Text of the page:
By Great Britain Admiralty
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Extra resources for A Handbook of Asia Minor: Volume IV.2 Cilicia, Antitaurus, and North Syria
Conclusion In their effort to develop their local currency corporate bond markets, policymakers in some Asian countries face fundamental questions. In the case of primary markets, should they emphasise further growth even if issuance remains concentrated in quasi-government issuers and those with explicit or implicit credit guarantees? Or should they focus their efforts on disclosure rules, accounting standards and transparency so that investors can get the information they need for assessing credit risk for a broader range of potential issuers?
BIS Papers No 26 23 Developing multiple layers of financial intermediation: the complementary roles of corporate bond markets and banks Suresh Sundaresan 1 Columbia University “…[R]ecent crises have underscored certain financial structure vulnerabilities that are not readily assuaged in the short-run but, nonetheless, will be increasingly important to address in any endeavour to build formidable buffers against financial distress. ] “Before the crisis broke there was little reason to question the three decades of phenomenally solid East Asian economic growth, largely financed through the banking system, so long as rapidly expanding bank credit outpaced lagging losses and hence depressed the ratio of non-performing loans to total bank assets.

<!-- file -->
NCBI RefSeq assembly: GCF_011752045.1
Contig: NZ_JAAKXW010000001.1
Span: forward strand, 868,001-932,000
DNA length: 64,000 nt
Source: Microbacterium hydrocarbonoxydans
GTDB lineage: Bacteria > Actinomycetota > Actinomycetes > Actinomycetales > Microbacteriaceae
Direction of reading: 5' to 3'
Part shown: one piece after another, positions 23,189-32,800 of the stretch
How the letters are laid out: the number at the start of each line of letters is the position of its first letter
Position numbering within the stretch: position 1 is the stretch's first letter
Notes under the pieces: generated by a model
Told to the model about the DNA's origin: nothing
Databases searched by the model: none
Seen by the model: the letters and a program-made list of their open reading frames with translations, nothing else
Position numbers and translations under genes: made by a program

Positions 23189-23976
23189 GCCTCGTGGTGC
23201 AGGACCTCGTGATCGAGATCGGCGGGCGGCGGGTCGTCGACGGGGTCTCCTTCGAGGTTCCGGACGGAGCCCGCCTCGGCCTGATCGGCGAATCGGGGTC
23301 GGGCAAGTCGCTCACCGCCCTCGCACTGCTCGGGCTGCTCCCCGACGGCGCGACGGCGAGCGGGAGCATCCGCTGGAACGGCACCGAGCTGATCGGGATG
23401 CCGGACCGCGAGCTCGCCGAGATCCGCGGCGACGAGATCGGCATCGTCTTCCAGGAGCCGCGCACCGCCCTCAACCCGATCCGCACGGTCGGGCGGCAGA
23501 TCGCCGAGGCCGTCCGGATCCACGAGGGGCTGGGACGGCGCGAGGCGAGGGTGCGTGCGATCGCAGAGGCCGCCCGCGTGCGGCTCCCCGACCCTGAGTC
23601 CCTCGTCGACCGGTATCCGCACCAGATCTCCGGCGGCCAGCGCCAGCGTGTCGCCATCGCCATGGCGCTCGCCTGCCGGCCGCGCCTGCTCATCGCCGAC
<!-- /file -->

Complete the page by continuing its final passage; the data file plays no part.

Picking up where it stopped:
Hence, railroads reduced their external finance premium by borrowing directly from the public. More generally, firms with a good public image, which produce a product that is widely used and easily monitored, have an incentive to bypass bank loans in order to exploit their transparency to lower their external finance premium. Nevertheless, firms with direct access to the bond market continue to fund themselves in part with bank loans because banks provide a number of other financial services. These include: backstop financing with a line of credit; access to debtor-in-possession borrowing in the event of bankruptcy; customised borrowing (as opposed to standardised debt instruments used to access the credit market directly); and confidential borrowing, for instance when secrecy is needed for a borrower to appropriate the returns to investment financed with external funds.
A Handbook of Asia Minor: Volume IV.2 Cilicia, Antitaurus, and North Syria by Great Britain Admiralty